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Document: Missouri Amendment 1

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Should there be term limits for Missouri's lieutenant governor, secretary of state, auditor and attorney general, as there are for the governor or treasurer?

Some argue all statewide elected officials should have term limits, while others say that, because of the nature of the positions, finding and keeping qualified and proficient people to fill them is of greater value to the state.

Voters will decide Nov. 3 whether Missouri expands and limits terms for the four statewide positions.

Amendment 1 would change the state Constitution to extend the two-term restriction that currently applies to the governor and treasurer to other statewide elected officials — lieutenant governor, secretary of state, auditor and attorney general.

The amendment would also limit those offices to election for one full term, if the office-holder had served more than two years of a term to which some other person was originally elected.

The amendment is on the ballot because the Missouri General Assembly in 2019 passed Senate Joint Resolution 14, sponsored by state Sen. Tony Luetkemeyer, R-Parkville.

Luetkemeyer has pointed out Missourians support term limits. He also said the measure would help prevent all state officials from becoming career politicians.

"This brings consistency to our term limits," he said. "Under these changes, all statewide elected officials will now be subject to the same eight-year term limits that apply to the governor, treasurer and Legislature."

State Sen. Ed Emery, R-Lamar, who opposes the amendment, said while he supports term limits on the federal level, he's not such big fan of them on the state level.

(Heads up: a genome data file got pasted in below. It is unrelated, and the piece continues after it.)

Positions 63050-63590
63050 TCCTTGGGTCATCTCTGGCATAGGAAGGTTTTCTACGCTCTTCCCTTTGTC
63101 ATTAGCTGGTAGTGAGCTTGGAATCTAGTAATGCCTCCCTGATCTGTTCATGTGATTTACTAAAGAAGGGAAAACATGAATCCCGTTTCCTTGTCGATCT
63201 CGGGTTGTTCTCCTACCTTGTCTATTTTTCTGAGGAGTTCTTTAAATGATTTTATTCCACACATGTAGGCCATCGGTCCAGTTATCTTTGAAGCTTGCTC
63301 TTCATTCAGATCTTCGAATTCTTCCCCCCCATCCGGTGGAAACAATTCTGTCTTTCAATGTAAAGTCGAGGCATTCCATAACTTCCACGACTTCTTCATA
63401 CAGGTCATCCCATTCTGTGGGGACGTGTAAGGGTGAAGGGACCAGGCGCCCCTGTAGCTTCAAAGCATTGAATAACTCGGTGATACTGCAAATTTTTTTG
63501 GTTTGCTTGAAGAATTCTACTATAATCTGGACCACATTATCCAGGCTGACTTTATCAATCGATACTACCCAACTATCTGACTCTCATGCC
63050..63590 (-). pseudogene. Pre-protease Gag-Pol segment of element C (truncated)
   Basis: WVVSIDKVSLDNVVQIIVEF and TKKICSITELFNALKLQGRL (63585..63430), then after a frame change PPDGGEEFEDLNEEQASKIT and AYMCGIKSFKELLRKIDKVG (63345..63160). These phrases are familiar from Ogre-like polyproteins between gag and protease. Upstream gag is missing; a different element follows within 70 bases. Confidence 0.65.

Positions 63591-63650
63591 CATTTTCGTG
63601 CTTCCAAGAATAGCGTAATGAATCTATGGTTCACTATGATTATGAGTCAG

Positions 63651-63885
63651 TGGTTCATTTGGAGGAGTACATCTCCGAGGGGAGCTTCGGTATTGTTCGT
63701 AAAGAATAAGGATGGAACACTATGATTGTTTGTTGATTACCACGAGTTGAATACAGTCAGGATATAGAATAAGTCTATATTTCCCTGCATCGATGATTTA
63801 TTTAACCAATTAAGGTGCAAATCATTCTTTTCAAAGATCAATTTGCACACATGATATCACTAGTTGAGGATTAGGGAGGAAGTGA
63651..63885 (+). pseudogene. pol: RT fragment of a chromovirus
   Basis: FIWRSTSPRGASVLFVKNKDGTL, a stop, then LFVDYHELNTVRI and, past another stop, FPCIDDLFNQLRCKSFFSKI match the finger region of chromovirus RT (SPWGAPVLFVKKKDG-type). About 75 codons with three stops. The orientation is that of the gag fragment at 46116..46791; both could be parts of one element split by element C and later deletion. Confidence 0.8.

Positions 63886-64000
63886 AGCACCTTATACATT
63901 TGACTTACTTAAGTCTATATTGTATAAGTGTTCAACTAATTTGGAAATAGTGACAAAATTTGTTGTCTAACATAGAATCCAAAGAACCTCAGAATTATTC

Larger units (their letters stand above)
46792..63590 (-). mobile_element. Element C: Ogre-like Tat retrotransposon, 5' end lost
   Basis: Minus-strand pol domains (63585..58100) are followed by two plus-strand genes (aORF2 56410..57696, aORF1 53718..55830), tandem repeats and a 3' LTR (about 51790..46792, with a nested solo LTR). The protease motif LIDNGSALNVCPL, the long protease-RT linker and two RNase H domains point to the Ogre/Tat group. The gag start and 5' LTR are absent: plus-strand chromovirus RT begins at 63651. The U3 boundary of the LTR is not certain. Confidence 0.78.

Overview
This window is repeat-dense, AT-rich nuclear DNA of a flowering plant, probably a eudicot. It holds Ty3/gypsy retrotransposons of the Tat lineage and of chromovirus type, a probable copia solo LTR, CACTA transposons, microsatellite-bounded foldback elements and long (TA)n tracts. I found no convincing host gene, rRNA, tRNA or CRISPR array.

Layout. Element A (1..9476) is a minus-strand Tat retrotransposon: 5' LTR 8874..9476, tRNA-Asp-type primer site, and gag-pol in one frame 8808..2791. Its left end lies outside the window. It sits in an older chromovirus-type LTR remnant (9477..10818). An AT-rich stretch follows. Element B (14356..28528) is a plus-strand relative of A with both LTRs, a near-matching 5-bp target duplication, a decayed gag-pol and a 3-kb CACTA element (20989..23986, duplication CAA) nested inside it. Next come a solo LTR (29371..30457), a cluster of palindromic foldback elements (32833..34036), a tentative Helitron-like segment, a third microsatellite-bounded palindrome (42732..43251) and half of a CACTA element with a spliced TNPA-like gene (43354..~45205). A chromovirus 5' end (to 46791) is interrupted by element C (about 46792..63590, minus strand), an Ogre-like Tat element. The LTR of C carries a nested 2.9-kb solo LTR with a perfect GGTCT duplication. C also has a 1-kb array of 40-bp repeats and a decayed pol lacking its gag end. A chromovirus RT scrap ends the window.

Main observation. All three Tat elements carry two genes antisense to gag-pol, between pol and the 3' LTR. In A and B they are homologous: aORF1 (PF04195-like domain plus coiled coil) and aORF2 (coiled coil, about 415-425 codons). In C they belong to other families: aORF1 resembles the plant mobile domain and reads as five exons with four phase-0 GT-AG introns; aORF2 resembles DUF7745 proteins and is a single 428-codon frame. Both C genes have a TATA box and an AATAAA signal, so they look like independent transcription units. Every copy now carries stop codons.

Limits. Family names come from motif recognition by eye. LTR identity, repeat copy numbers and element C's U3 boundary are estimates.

"The jobs that are being added (in the amendment) are more technical jobs — and administrative," Emery said. "Competency is a more important issue."

People create term limits for a number of reasons, he continued.

As times change, periodic overturn of lawmakers, for example, can be a good idea. The positions listed in the measure are different from other statewide offices, in that change can be more disruptive with them than with lawmakers.

"The other jobs are a little bit more aligned with getting to know the work," Emery said. "Understanding what you're doing. Building a good strong staff. It's difficult on employees too."

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Offices statewide have large, professional staff that remain from administration to administration, Luetkemeyer argued.

"Given this, there is little risk of losing institutional knowledge," Luetkemeyer said. "Term limits ensure there are fresh perspectives brought into statewide offices."

State Sens. Mike Bernskoetter, R-Jefferson City, and Jeanie Riddle, R-Mokane, both voted in favor of the resolution in 2019, as did state Reps. Dave Griffith, R-Jefferson City; Rudy Veit, R-Wardsville; and Sara Walsh, R-Ashland.

The amendment requires a simple majority of votes to pass.

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